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Implementation of a Tailored Credit Product at an MFI in Georgia

While analyzing the portfolio quality 3-year trend, the impactiive® Associate in charge of the finance department for an established Georgian MFI (GEM) that had been operating for 12 years in the market, discovered a strange pattern of increasing levels of portfolio at risk (PAR) during the Summer months.

This observation was elevated to the Management Board and discussed with credit staff in the field.  A special report was prepared to explain further the type of loans and locations, which negatively affected the overall Summer months’ PAR.

The impactiive® Associate oversaw the creation of a working group composed of employees from different departments to research the issue. After 5-6 weeks of investigations, analysis and interviews with clients, the following contributing causes for the affected loans were identified: 

  1. Clients herded cattle in the remote areas during Spring and Summer seasons and lacked physical access to financial infrastructure during that period. 
  2. Clients with crops did not generate sufficient cash flow to cover loan instalments before the harvesting season (even interest only payments).

The Credit Department representatives confirmed that the existing loan products did not allow more than 3 months grace period, while interest payments were still due during the grace periods. The working group identified the need for a loan product with an extended grace period with no payments (principal or interest).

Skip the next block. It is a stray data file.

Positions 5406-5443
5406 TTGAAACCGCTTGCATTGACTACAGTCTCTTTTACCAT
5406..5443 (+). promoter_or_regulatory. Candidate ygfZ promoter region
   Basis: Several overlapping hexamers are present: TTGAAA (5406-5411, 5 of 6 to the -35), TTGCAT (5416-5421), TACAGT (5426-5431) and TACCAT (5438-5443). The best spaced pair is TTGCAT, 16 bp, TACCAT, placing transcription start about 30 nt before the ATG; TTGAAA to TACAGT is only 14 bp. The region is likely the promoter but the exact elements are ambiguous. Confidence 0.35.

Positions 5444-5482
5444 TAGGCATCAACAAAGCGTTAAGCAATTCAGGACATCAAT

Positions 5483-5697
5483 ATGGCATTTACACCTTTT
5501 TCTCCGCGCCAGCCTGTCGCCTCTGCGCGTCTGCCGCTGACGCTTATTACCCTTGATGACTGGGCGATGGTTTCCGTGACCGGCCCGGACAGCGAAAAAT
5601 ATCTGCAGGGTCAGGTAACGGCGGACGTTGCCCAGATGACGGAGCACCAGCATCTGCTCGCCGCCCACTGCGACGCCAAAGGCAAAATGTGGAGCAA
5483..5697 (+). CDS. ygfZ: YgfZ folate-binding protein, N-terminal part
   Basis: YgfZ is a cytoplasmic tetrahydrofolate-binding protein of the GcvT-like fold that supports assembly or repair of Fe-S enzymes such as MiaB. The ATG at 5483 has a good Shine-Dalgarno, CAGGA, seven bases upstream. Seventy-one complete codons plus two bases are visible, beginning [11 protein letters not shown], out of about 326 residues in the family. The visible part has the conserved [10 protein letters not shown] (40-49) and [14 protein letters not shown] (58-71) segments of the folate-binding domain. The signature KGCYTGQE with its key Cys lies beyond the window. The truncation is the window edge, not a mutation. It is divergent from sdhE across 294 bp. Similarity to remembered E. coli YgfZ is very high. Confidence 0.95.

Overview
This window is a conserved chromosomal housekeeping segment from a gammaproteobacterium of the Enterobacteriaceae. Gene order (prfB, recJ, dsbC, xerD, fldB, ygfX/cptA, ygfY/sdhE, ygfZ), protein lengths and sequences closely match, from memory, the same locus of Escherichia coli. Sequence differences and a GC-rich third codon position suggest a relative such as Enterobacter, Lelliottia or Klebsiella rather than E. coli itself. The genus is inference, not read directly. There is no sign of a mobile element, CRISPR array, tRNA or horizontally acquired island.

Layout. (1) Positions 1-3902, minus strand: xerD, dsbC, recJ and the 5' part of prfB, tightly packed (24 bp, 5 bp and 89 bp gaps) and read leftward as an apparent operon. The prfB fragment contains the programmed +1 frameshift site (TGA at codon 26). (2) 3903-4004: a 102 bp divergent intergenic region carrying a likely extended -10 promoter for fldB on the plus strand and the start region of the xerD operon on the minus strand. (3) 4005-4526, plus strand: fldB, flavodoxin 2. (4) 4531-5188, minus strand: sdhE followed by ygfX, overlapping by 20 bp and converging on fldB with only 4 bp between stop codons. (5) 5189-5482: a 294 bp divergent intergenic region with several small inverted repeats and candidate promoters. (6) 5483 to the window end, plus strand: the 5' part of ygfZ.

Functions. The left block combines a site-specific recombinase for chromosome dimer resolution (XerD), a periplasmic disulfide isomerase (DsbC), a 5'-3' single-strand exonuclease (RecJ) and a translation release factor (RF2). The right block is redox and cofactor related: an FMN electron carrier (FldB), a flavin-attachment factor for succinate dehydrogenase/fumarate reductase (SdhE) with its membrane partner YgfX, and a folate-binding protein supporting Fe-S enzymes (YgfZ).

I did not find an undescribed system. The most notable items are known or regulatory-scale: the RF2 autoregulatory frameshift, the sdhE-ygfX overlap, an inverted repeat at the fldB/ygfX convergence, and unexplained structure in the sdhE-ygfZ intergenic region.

The impactiive® Associate developed the methodology to generate loan repayment schedules, which allowed for grace periods (no principal or interest payments) of up to 9 months with equal monthly payments thereafter. The product was subjected to rigorous screening from a credit risk perspective, due to not having any scheduled repayments or formal monitoring for up to 9 months. This practice was unprecedented and not typical for GEM or other competitors in the market.  In order to mitigate the increased risks, the overall volume of loans was limited to 5% of the total loan portfolio in the pilot phase.

The new loan product was called “Zero-Grace Loan”, and the credit department incorporated the product profile with Supervisory Board approval. 

The Zero-Grace Loans were then launched during the next Spring season and were well received by the target clients. The disbursement limit of 5% was reached during the initial two months of the product launch. 

Two years after the Zero-Grace Loan introduction, the impactiive® Associate conducted an analysis of the results. The analysis showed an overall portfolio PAR smoothing during Summer months, and the product did not demonstrate materially higher levels of PAR compared to the regular loan products. Consequently, the disbursement limit of 5% was increased to 10% of the total gross loan portfolio. The portfolio at risk for the Zero-Grace Loans product was tracked separately, and the product remained under continuous strict monitoring rules. 

Retail banking products have been increasingly commoditized. It is critically important to stay sensitive to the clients’ needs and strive to serve those needs better by adjust product features proactively, even when it means going beyond traditional banking practices. The conventional approach for the target rural loans was to require regular monthly payments from clients, even including interesting payments during grace periods. This simplified the loan monitoring process for the MFI, but it placed a burden on the clients. This was the major takeaway from the Zero-Grace Loan introduction.  The impactiive® Associate was instrumental in creating a win/win for the MFI and the clients. Technological advancement grants more ways to expand thinking far beyond the common frames and helps to create innovative products ahead of the clients’ immediate needs and wants. 


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